check out any of the recent horny, gross-out comedies and you'll appreciate the craft of Richard Linklater. Most of the current movies celebrate raging hormones and reward stupid assinine actions. Linklater's, on the other hand -- Slacker, Dazed And Confused, Before Sunrise, SubUrbia, and even the 20s bank-robbing buddy flick The Newton Boys -- are about the moment adulthood sneaks up on a young character and asks, "Are you ready for me?"
His films feel loose but are actually precisely structured works that emphasize the power of language and tackle ethical dilemmas. Take that, Farrelly brothers.
The Austin-based director steals the spotlight at this year's Toronto International Film Festival by bringing two talked-about movies to town. There's the down-and-dirty Tape, which traps three friends (Ethan Hawke, Robert Sean Leonard and Uma Thurman ) in a motel room, where they turn on each other like pit bulls in a ring.
"Tape's a nasty little piece," says Linklater on the line from Austin, Texas. "I'm using another part of my filmmaking brain."
That may be true, but Tape is still brainy, just like the astounding Waking Life (see reviews, page S6). A Slacker-type drama, Waking Life was shot on digital video and then animated by Bob Sabiston, whose groundbreaking computer software allows animators to paint over the actors, giving the film a vivid paint-by-numbers effect. (Tedious work, for sure -- it's estimated that each minute of footage required 250 hours of animation.)
It's slightly dizzy-making to watch, because the foreground and background move separately, creating a see-saw effect. But that disorientation is perfectly suited to a story about a character (played by Wiley Wiggins) who's not sure if he's awake or dreaming. He spends his days drifting among an assortment of eccentrics, discussing the nature of reality and consciousness.
"I went through a period of false awakenings when I was a senior in high school. I was having vivid dreams where I wasn't sure whether I was awake or not. The experience lasted weeks, and I got really afraid near the end, feeling trapped and thinking maybe I was dead. Eventually, I did wake up from these dreams, and while it was very cool, it got kind of creepy by the end."
The idea of turning that experience into a film has been kicking around Linklater's head for 17 years, but it was only when he encountered Sabiston, who was in Austin working on his film Roadhead, that Linklater decided he could pull it off.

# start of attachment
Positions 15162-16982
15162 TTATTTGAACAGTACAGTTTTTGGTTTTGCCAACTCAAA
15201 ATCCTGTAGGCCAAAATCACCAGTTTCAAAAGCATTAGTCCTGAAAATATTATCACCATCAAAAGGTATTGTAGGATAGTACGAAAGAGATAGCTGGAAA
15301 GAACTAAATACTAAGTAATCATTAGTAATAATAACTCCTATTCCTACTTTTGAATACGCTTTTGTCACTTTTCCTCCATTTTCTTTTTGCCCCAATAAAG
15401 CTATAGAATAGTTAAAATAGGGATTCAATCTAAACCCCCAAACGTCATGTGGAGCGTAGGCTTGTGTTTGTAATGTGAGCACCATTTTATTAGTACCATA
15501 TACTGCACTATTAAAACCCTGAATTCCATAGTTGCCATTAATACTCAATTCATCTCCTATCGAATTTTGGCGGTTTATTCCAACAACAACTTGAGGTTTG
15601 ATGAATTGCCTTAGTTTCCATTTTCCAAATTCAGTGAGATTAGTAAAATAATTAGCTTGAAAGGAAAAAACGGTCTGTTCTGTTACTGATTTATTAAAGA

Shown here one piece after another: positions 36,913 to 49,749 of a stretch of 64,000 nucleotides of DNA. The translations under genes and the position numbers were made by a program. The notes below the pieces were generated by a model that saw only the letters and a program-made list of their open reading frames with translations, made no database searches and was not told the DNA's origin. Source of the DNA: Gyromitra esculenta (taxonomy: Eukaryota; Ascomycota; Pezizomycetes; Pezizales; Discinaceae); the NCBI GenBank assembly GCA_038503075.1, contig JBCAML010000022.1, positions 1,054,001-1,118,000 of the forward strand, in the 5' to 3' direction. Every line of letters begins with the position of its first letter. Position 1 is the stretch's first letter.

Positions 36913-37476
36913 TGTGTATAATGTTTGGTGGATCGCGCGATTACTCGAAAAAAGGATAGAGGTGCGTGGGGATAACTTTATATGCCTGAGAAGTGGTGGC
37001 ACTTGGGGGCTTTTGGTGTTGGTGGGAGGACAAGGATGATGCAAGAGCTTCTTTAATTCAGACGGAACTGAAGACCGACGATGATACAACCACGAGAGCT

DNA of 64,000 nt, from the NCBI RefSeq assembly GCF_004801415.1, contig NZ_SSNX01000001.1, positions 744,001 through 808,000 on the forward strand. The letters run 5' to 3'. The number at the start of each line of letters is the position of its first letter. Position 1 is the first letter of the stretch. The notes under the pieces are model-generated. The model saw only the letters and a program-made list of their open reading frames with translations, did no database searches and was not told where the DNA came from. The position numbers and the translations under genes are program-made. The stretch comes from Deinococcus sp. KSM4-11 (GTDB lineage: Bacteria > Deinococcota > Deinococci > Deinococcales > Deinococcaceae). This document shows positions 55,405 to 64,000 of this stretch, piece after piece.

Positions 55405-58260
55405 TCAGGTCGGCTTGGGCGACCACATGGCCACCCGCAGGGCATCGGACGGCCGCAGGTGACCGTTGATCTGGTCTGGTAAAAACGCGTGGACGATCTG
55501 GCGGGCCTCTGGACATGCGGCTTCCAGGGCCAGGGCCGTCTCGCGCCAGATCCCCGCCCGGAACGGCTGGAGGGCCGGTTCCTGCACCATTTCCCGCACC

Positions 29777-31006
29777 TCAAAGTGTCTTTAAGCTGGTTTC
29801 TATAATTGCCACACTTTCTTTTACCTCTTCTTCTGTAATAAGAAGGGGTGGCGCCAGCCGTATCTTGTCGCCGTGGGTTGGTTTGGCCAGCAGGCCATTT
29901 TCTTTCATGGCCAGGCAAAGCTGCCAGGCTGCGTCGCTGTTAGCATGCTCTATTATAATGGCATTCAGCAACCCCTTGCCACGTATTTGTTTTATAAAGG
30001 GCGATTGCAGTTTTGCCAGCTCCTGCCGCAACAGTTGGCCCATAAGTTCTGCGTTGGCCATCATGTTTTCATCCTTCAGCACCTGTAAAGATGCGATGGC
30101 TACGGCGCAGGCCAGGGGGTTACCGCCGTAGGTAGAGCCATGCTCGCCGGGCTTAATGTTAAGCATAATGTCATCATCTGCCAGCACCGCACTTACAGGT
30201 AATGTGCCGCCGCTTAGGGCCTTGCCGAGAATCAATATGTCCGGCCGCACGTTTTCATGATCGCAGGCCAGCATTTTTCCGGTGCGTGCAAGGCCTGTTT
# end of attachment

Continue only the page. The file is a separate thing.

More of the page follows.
It should be said that Linklater had a lot of time on his hands since Hollywood wasn't interested in making his kind of movies; even the bank robbers in the The Newton Boys talked more than they shot. And thank goodness, because in Austin, Linklater has blossomed both personally and artistically.
Before he first picked up a camera, he founded the Austin Film Society, which screens more than 100 movies a year, and over the last five years the Society has given over $200,000 to aspiring Texas filmmakers. He's lobbied the city to turn empty airport hangars into film studios catering to Hollywood and indie production.
"Richard leads the city's film movement, and he's the one who crystallizes its activities," says Austin Chronicle publisher Louis Black. "After Slacker, Richard could have gone to L.A., but he stayed to build the community. Then Robert Rodriguez moved to town. Then Mike Judge, Guillermo del Toro and Ain't It Cool Web site creator Harry Knowles settled here."
"The place attracts a certain kind of spirit," says Linklater. "A lot of really interesting seekers are drawn or drift here. If you're a little different and living in a small town in the South and you want more tolerance for your lifestyle, you end up in Austin. The joke here is that the only thing wrong with Austin is that it's surrounded by Texas," laughs Linklater.
It took him some time to figure out his shit, and even within Austin's tolerant, everyone-can-be-an-artist vibe, he had doubts about his talent.
"The scariest thought I ever had was when I totally devoted myself to filmmaking -- I bought all the equipment and thought about film constantly -- and then wondered, "God, wouldn't it be the cruellest joke of all time if I, who rejected all the things I was really good at, found out I had no talent for filmmaking?'
"Then I thought, "No, that couldn't be possible.' I don't think the world works that way. I think the thing you're most passionate about will lead you directly or indirectly to your life's work.
"I quickly decided that if no one wanted me as a writer/director, I'd be happy running a theatre, getting films seen. I just made my peace with that."